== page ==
Recycling Slashes Intel’s Water Footprint By 60%

Normally when we talk about multi-national companies and water consumption, it’s to relay the drastic amount of H2o that they’re pulling from the ground. So this will come as a refreshing change of pace: In Arizona, which, like most of America, has be plagued with drought, Intel recycles some 60 percent of its water.

The company’s plants in Chandler, Ariz., demand 9 million gallons of water a day in order to keep the world in semi-conductors. According to a recent Bloomberg report, however, a whopping five million of these gallons are recycled, helping to replenish an already struggling aquifer.

Arizona Intel Water Recycling

Image via Wing-Chi Poon

Most people don’t realize how much water goes into making items, like Intel computer chips, that are inedible and must be protected from water during their life cycle. In Chandler, which only receives 9 inches of rainfall on average per year, every drop of water must be used with care. Intel, the largest employer in the area, seems to have realized its role as a part of the ecosystem early on, and taken steps to be a good steward of the water that both it and its employees need to survive.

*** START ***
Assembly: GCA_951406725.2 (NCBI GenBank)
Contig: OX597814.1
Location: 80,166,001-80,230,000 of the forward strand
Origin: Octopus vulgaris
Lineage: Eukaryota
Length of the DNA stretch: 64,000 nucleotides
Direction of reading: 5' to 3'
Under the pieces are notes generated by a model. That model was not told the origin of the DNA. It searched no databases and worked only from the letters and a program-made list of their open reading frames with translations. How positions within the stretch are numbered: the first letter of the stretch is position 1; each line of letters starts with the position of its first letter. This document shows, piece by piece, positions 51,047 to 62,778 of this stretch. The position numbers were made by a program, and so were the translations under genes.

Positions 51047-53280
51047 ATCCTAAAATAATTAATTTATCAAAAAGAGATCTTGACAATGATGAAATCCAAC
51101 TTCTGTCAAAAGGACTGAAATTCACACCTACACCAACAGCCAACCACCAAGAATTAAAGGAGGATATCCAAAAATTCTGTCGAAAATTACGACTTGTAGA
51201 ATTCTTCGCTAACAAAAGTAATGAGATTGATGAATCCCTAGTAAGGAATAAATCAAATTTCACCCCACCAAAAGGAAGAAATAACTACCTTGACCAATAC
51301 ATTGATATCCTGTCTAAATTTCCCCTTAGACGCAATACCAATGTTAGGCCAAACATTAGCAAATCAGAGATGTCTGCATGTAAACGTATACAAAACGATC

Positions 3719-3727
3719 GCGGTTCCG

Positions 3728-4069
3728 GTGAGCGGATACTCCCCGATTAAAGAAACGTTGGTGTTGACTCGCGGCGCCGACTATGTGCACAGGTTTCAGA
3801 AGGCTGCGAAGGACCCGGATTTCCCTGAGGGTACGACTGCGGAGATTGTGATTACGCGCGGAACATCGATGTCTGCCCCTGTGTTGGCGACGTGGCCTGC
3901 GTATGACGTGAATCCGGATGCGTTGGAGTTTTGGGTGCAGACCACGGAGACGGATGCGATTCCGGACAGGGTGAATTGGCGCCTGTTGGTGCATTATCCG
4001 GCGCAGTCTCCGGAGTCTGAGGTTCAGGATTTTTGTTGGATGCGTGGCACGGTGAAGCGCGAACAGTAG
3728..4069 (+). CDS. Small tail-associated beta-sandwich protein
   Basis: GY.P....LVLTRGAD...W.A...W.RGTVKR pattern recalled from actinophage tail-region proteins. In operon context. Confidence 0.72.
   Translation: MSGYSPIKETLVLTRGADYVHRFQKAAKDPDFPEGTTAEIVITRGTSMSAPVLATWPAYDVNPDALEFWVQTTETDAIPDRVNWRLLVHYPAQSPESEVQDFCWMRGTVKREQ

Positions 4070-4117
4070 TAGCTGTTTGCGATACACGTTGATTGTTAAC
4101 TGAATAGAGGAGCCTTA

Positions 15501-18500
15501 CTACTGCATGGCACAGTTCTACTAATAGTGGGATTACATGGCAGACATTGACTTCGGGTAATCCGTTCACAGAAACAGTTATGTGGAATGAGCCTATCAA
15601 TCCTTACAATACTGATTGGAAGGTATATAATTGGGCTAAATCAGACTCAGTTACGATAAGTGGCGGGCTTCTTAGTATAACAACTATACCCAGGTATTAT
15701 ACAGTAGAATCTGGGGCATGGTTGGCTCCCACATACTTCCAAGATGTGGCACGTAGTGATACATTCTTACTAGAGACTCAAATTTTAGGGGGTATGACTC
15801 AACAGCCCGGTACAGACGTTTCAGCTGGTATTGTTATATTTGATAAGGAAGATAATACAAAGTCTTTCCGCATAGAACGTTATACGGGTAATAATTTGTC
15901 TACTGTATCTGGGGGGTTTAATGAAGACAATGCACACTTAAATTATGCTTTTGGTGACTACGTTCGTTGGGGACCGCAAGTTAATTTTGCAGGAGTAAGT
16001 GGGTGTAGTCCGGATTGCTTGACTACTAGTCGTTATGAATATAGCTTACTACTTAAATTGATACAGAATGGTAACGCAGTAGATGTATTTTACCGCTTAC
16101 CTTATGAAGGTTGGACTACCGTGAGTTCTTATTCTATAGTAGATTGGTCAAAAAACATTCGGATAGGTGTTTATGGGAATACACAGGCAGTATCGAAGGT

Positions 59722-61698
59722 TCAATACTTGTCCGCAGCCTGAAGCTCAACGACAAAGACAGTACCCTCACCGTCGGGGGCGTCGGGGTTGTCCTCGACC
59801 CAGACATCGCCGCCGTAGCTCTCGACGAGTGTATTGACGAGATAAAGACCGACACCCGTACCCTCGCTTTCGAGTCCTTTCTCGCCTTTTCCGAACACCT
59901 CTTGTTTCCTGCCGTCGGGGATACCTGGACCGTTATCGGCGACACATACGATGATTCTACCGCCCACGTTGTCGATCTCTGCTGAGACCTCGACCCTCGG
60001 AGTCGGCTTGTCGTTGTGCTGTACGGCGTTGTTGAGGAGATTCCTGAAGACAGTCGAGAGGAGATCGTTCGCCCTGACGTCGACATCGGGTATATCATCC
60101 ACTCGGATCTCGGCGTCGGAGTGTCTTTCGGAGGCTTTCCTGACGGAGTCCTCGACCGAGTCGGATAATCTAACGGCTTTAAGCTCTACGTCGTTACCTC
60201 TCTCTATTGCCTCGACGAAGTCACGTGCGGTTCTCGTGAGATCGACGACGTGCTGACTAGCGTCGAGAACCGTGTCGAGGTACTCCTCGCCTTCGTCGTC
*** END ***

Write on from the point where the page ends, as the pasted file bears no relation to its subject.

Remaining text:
“For most manufacturers, the leftover effluent or concentrated dissolved salts that result from making chips often ends up in a sewer,” reports Bloomberg. “Intel cleans its supply to drinking-quality standards and helps replenish groundwater beneath the city 25 miles (40 kilometers) east of Phoenix.”

Each day, 2 million gallons of industrial wastewater — enough to fill at least 30,000 bathtubs, is pumped to a treatment plant for sterilization before being returned to the desert aquifer from which it came. Not only is this good for the environment, but it generates revenue for the City as well.

“The company is spending more than $200 million to upgrade and expand the reverse-osmosis and water-reclamation facilities to handle more manufacturing at the plant,” continues Bloomberg. “Intel and the city plan to increase the water recovery rate at the facilities to 90 percent.”

Beth Buczynski is a freelancer writer and editor currently living in the Rocky Mountain West. Her articles appear on Care2, Ecosalon and Inhabitat, just to name a few. So far, Beth has lived in or near three major U.S. mountain ranges, and is passionate about protecting the important ecosystems they represent. Follow Beth on Twitter as @ecosphericblog